Appellate Court Orders Publication of Decision on Lease-Leaseback, Making it Binding Precedent

Lozano Smith Client News Brief
May 2016
Number 29

On May 4, the Second District Court of Appeal in McGee v. Balfour Beatty Construction, LLC, et al. (McGee) ordered publication of its decision upholding the validity of a lease-leaseback arrangement. Publication of the decision means that it now serves as precedent on which school districts and others may rely.

In McGee, the court reviewed the validity of a lease-leaseback arrangement that was challenged on the grounds that the arrangement did not comply with Education Code § 17406. The party challenging the lease-leaseback arrangement relied heavily on the Fifth District's decision in Davis v. Fresno Unified School Dist. (2015) 237 Cal.App.4th 261 (Davis), which held that a valid lease-leaseback arrangement under Section 17406 must include a "financing component" and a "genuine lease." (For a further discussion of the Davis decision, see Client News Brief No. 30, June 2015.)

On April 12, the McGee court issued its decision to uphold the validity of the lease-leaseback arrangement. McGee also rejected Davis' interpretation of Section 17406 and Davis' attempt to improperly add requirements into the statute. Specifically,McGee disagreed with Davis' conclusion that a valid lease-leaseback arrangement must contain elements of a "genuine lease," whichDavis understood to include occupancy of the premises during the lease term and a financing component. (For a further discussion of theMcGee decision, see Client News Brief No. 25, April 2016.)

On behalf of the California Association of School Business Officials (CASBO), Lozano Smith filed a request for partial publication, and sought to have the court publish the portion of the decision specific to Education Code § 17406 and the lease-leaseback construction delivery method. CASBO also requested that the court refrain from publishing a portion of the decision concurring with Davis that a third-party taxpayer may have standing to allege a conflict of interest under Government Code § 1090 when applied to the conduct of independent contractors. Although CASBO sought only partial publication, the McGee court granted publication of the entire decision, including the portion relating to a conflict of interest under Section 1090 (the court, however, has at least made it clear that application of Government Code § 1090 to independent contractors is very dependent on the specific facts). As a result of the publication order, the entire McGee decision is now precedent and can be relied on outside the Fifth District Court of Appeal, where Davis still controls. Legislation has recently been proposed which could again address lease-leaseback issues. We will be tracking all such legislation.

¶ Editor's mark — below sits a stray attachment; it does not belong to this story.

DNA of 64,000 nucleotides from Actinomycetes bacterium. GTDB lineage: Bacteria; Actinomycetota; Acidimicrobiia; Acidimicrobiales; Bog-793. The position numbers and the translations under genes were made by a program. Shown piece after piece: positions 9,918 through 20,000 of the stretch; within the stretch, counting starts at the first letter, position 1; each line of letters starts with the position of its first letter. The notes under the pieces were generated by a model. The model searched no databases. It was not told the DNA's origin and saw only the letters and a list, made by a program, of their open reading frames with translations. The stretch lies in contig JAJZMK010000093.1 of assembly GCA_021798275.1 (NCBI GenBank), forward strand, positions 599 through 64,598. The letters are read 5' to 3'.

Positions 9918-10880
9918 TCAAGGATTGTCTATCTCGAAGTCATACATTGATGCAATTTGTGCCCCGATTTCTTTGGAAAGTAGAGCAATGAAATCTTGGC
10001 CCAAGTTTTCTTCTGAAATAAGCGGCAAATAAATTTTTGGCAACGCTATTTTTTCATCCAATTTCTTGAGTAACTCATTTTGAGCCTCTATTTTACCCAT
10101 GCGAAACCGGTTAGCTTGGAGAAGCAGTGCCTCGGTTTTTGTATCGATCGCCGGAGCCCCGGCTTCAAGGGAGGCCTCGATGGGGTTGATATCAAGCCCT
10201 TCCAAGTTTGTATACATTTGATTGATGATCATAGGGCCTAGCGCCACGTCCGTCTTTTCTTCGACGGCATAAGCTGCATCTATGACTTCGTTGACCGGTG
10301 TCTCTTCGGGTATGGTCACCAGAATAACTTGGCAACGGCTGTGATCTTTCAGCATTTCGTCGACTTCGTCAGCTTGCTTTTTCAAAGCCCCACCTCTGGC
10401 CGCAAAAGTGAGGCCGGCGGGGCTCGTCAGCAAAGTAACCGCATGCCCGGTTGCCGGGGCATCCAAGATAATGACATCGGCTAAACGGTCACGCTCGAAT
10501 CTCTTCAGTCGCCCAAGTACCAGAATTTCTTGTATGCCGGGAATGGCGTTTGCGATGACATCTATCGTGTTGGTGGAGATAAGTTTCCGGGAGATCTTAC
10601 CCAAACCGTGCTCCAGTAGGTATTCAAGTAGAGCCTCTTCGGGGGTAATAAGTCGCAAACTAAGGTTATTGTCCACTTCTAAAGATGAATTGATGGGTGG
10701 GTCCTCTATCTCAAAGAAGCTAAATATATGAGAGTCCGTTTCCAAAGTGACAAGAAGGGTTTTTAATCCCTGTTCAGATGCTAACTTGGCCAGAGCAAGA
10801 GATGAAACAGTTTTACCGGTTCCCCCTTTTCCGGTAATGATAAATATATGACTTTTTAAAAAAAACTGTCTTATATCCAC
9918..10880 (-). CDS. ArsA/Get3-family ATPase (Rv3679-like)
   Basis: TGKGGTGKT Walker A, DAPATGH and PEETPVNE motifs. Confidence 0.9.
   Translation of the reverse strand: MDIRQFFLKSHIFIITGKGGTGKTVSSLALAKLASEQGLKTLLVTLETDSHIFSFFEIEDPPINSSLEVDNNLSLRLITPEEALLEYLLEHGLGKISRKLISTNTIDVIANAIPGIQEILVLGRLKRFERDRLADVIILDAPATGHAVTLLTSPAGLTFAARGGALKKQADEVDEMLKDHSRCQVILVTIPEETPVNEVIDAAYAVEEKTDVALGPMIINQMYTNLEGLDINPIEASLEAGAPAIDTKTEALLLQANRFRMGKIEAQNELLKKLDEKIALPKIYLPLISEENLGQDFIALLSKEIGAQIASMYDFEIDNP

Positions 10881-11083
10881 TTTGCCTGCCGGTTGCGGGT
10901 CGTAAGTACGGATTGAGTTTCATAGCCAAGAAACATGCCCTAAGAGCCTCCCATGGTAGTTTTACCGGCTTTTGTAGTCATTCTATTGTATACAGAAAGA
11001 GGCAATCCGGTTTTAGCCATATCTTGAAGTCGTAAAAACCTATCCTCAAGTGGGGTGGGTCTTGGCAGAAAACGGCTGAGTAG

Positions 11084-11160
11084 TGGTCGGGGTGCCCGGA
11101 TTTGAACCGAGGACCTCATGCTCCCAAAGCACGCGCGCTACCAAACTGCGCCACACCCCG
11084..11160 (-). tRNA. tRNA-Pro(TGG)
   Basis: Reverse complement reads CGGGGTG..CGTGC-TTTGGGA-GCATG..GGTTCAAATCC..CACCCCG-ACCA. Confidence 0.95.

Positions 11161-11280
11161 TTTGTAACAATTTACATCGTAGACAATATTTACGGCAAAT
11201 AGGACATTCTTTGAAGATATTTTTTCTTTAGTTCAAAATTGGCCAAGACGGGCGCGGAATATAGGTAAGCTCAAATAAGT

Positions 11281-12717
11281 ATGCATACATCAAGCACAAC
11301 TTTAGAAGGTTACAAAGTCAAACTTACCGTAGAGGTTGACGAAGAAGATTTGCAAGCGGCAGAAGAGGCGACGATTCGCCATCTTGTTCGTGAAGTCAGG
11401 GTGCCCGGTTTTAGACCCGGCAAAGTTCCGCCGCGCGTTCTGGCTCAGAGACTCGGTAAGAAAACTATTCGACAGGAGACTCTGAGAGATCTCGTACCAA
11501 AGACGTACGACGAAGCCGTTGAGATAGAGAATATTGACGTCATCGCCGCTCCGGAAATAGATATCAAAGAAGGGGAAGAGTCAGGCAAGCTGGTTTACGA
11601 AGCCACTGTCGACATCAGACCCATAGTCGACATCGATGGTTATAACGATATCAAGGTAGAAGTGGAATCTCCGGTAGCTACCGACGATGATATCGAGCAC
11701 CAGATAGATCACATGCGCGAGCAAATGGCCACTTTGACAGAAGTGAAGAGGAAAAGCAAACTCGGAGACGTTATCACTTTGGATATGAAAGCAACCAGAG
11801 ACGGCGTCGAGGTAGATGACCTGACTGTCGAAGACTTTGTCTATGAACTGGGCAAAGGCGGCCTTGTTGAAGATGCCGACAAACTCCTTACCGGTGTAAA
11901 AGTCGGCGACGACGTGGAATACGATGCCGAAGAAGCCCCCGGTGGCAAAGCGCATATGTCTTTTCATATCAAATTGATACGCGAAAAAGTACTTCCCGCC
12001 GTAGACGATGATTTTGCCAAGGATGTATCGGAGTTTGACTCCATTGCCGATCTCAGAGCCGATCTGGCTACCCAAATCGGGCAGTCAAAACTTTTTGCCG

If you have any questions about this decision or the lease-leaseback construction delivery method, or about other project delivery methods, please contact one of our nine offices located statewide. You can also visit our website, follow us on Facebook or Twitter, or download our Client News Brief App.
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As the information contained herein is necessarily general, its application to a particular set of facts and circumstances may vary. For this reason, this News Brief does not constitute legal advice. We recommend that you consult with your counsel prior to acting on the information contained herein.